When a company goes into liquidation there is a formal legal process governed by the Insolvency Act 1986 [the Act] and The Insolvency Rules [England and Wales] 2016 [the Rules] for companies that are incorporated in England and Wales. The legislation relating to companies incorporated in Scotland and Northern Ireland is very similar to the law in England and Wales.
The role of Liquidator can only be undertaken by a Licensed Insolvency Practitioner [LIP] who is an individual licensed so to act by one of a number of licencing bodies. The bodies with the largest numbers of licence holders are the Institute of Chartered Accountants in England and Wales [the ICAEW] and the Insolvency Practitioners Association [the IPA].
The process of liquidation can be significantly different depending upon whether a company is solvent or insolvent.
A solvent company goes into a Members’ Voluntary Liquidation [MVL] and an insolvent company can go into either a Creditors’ Voluntary Liquidation [CVL] or a Compulsory Liquidation.
In most cases, an MVL is the best way for a shareholder to get his/her money out of a company in a tax efficient manner. In addition, it can be used as a tool to carry out the reconstruction of the assets or trade of a company. The tax considerations of shareholders usually drives the timing of such a liquidation. Capital reliefs, such as Business Asset Disposal Relief [BADR] [aka Entrepreneurs’ Relief], can be applied to all capital distributions made by the Liquidator to individual shareholders who own 5% or more of the company’s shareholding. The MVL liquidation allows for capital distributions of assets to shareholders rather than income distributions [i.e. salary or dividends]. Currently, for UK taxpayers, the tax paid on capital receipts is significantly less than for income receipts.
As stated above an insolvent liquidation can take 2 forms, namely a CVL or a Compulsory Liquidation. Although the end result will be the same – the dissolution of the company, the manner of entering into the liquidation process is very different [see below].
In an insolvent liquidation, the clear expectation is that there will be no return to shareholders and creditors will not recover in full the debts owed by the company.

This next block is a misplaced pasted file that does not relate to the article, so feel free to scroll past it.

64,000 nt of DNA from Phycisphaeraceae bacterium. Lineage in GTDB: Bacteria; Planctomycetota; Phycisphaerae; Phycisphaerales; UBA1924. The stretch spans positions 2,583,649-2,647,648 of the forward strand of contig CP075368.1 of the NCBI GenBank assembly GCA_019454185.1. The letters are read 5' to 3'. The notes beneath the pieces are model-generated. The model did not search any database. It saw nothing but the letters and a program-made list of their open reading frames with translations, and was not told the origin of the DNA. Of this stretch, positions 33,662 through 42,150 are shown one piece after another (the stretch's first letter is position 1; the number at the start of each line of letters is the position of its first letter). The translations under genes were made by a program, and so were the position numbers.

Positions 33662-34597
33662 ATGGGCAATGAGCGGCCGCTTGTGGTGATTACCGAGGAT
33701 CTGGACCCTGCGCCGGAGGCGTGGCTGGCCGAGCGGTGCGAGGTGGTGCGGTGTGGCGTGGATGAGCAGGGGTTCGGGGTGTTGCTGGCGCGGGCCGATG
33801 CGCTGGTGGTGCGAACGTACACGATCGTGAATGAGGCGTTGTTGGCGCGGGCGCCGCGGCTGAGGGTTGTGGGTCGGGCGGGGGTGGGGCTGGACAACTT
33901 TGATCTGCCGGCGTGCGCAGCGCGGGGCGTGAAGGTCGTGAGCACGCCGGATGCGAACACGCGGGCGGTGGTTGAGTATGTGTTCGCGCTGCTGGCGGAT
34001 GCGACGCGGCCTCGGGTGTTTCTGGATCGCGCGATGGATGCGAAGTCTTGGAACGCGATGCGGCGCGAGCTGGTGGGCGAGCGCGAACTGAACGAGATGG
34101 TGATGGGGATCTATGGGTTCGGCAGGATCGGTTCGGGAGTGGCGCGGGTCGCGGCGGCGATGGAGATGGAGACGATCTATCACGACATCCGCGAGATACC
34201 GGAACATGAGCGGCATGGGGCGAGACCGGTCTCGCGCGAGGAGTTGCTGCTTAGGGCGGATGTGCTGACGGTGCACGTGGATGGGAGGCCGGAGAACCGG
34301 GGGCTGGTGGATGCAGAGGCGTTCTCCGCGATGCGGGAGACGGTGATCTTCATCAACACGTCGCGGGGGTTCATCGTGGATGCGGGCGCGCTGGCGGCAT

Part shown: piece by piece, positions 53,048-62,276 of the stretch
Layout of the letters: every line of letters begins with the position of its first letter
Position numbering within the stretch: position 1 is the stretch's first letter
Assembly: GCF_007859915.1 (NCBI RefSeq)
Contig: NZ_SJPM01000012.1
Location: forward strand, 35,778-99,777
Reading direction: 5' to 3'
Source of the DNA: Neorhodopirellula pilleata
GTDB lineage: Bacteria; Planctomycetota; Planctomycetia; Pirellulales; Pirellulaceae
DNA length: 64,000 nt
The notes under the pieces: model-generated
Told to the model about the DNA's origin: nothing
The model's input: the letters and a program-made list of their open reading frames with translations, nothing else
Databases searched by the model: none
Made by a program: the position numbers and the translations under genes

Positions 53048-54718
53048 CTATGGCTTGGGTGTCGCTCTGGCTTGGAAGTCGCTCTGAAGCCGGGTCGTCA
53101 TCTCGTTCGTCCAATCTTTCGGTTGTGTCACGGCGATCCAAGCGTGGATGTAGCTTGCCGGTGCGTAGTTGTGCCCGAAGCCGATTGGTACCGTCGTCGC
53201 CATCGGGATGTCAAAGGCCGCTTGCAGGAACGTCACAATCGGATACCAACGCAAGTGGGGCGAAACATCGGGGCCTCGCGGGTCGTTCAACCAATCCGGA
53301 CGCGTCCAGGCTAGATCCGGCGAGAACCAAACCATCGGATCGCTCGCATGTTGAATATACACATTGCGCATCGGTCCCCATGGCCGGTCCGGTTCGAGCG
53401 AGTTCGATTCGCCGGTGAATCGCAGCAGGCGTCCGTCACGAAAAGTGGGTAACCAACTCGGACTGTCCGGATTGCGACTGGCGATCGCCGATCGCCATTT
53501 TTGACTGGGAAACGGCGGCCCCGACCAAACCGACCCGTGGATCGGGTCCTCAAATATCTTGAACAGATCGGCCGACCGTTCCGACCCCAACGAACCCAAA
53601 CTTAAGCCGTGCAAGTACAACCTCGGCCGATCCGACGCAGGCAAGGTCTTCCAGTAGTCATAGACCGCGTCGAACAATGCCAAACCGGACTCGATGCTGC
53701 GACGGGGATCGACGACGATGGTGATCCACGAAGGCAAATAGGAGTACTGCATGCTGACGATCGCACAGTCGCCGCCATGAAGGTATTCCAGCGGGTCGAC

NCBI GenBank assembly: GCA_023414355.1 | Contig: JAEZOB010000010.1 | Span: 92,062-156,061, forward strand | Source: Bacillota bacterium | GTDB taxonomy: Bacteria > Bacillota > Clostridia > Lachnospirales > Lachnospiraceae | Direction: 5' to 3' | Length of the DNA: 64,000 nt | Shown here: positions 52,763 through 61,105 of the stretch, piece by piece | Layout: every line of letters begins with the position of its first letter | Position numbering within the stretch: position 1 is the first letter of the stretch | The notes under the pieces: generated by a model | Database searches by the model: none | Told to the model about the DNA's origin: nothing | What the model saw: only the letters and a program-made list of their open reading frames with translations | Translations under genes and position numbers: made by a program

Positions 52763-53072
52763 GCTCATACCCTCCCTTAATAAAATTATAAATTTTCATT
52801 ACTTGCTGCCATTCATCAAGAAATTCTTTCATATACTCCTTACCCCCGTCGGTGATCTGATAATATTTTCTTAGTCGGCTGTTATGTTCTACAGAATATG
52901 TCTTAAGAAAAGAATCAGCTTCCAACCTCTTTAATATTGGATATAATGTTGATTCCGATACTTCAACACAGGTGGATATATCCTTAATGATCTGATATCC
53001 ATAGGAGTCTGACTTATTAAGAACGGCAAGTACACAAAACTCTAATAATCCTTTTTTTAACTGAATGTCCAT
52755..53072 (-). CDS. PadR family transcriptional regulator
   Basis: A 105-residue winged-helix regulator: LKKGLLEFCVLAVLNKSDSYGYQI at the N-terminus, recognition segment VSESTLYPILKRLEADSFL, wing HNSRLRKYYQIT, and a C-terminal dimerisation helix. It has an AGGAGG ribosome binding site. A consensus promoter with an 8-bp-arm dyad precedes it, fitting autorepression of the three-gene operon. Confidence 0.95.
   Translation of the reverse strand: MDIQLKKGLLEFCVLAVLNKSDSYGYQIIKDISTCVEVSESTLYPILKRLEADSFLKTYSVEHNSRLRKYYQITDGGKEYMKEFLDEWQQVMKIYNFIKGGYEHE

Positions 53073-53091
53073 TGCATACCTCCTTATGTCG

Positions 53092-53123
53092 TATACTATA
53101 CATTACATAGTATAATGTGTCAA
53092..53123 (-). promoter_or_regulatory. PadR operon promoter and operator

In an MVL, the Shareholders pass a Special Resolution to wind up the company at a Meeting of Members or now more usually by way of Written Resolution. If there are only 2 shareholders, both must vote in favour of the Special Resolution, notwithstanding their respective voting rights. If there are 3 or more shareholders, then the Special Resolution is passed when 75% or more of those entitled to vote have voted in favour or consented to the proposed Written Resolution.
In a CVL, the Shareholders once again pass a Special Resolution to wind up the company or consent in writing as outlined above.
In both an MVL and CVL an Ordinary Resolution is passed appointing a Liquidator[s] to carry out the winding up procedure. The main difference is that in a CVL the creditors can, through what is known as the Deemed Consent Procedure, force a vote by creditors that can impose their nominated Liquidator to act as opposed to the Liquidator nominated by the directors/shareholders. The creditors of a company that is going into MVL have no say as to the person who is to be appointed Liquidator.
In a Compulsory Liquidation, the company is placed into liquidation by way of a Winding Up Order made by the Court, based upon a Winding Up Petition that usually is presented by a creditor of the company. From 1 October 2021 the petition debt must be £10,000 or more [previously the threshold was £750]. As a prelude to the presentation to court of a Winding Up Petition, the creditor would usually issue a Statutory Demand [aka a 21 Day Notice] against the debtor company giving it 21 days to settle the debt. If the debt was not settled in that period, the creditor could petition the court. The process has now slightly changed in that the creditor now has to send a Written Notice to the debtor seeking the debtor’s proposals for payment of the debt and allow 21 days before issuing a Winding Up Petition, in the absence of a satisfactory proposal for settlement of the debt. The Written Notice is different to a Statutory Demand, although its effect is broadly similar.